I offer these comments because I got bit many years ago trying to do a similar paper layout and discovered the paper was "close" but not to the same tolerances as a real turnout.

Paul D

N scale Washita and Santa Fe Railroad
Southern Oklahoma circa late 70's

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Posted by rrinker on Saturday, December 22, 2018 6:37 PM

 Somehow I'm not sure that's what Yes meant when they wrote "close to the edge, down by the corner" but I'll take it.

                              --Randy

 


Modeling the Reading Railroad in the 1950's

 

Visit my web site at www.readingeastpenn.com for construction updates, DCC Info, and more.

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Posted by doctorwayne on Saturday, December 22, 2018 1:14 PM

Medina1128
My only concern is how close the track on the left are to the edge....

If I didn't have track "close to the edge", there wouldn't be many places to run trains...

In the photo above, the caboose is about 5' above the floor, but any risk will be halved when I get around to adding some landforms (mostly higher than the track) in the centre of this loop.

In the photos below, it's only 3' to the floor....

...and about 40" here...

...almost 5' here...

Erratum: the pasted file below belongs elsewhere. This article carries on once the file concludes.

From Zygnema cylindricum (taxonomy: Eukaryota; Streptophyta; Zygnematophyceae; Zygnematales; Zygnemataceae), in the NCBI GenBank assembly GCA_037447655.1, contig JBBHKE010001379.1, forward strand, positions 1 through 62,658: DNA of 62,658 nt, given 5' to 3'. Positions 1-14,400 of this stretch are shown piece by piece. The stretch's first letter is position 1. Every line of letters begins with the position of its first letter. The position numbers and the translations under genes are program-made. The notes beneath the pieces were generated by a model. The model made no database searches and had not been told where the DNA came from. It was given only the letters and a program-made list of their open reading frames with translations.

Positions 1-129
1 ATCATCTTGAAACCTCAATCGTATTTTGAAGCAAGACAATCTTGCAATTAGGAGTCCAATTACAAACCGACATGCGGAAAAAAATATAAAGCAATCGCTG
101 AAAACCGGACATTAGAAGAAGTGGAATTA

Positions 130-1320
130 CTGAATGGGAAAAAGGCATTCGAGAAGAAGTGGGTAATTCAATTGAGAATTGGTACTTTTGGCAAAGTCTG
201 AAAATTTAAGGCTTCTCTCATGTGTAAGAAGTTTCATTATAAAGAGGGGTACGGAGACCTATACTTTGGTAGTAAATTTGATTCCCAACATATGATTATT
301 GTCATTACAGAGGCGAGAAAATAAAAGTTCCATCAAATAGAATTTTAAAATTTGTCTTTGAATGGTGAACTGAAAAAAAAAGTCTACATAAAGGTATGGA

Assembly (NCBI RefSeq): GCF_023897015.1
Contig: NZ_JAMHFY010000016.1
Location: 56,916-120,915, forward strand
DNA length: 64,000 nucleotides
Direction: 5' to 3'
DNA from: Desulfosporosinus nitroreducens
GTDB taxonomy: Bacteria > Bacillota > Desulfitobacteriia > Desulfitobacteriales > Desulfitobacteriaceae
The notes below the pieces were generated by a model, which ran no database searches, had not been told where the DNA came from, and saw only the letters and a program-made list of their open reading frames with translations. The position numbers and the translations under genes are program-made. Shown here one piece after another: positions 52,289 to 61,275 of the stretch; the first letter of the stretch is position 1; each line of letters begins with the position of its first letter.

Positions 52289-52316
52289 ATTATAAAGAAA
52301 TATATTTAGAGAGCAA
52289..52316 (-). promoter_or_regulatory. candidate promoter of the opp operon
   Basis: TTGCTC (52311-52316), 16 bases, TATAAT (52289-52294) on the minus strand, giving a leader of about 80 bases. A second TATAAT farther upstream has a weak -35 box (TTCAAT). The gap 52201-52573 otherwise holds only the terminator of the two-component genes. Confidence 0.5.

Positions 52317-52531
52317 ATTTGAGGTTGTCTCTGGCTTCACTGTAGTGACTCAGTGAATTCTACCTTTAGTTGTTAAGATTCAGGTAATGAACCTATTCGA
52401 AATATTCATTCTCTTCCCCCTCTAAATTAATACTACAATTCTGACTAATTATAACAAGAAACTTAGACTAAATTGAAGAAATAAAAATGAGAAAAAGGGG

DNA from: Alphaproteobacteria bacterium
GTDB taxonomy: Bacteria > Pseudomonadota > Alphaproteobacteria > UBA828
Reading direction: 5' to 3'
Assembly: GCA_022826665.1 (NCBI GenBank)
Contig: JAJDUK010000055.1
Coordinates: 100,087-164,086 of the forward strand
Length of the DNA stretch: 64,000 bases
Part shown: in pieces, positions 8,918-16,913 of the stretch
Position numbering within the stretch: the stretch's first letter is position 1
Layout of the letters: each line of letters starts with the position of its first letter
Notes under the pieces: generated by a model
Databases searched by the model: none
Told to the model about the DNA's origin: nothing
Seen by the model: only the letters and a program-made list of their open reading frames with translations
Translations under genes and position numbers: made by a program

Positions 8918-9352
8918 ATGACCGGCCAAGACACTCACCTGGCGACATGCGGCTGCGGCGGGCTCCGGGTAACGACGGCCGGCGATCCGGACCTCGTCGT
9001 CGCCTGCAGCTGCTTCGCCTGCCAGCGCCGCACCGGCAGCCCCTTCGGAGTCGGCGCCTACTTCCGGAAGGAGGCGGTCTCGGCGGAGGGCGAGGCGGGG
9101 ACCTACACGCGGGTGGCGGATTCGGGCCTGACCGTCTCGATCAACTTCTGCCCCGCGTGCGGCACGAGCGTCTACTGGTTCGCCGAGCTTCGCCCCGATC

...and a little bit higher here...

Brian, if you're enjoying using templates and testing layout component variations, then that's a good system for you to use.
I built my layout without a plan, and basically imagining what would work and look reasonably good.  For the most part, I am very satisfied with the results.

As for close-to-the-edge mishaps, only one, and it was operator error...a track, no where near the operator, powered, but shouldn't have been.

Obviously, no mystery as to who the operator was. Whistling

Wayne

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Posted by railandsail on Saturday, December 22, 2018 11:56 AM

Some sort of edge barrier is likely. I already have some plexi.

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Posted by Medina1128 on Saturday, December 22, 2018 10:51 AM

railandsail

Retreat to Indoors


We then had some rather windy and cold days, so I cleared off a temp shelf (again 4x8 piece of plywood) I had put up in the train shed. Then proceeded to lay out my staging tracks,...at least the ladder entrance end (bottom end coming up soon).

 

 

 

My only concern is how close the track on the left are to the edge. Are you planning on putting a Lexan or plexiglass barrier on the edge?

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Posted by 7j43k on Saturday, December 22, 2018 10:32 AM

This looks like a great idea if it helps you do the job.

Downside is that it's kinda big and clumsy.  And mating each switch in "exact" alignment could be a problem--solved, I think, with the use of straightedges and maybe protractors.

A BIG upside is the visualizing part.  Will it REALLY fit?  And will it look the way I think it will?  And, come to think of it, the testing part, where, for example, you can really see if a loco consist will fit on the track you think it will.  And check various clearances, too.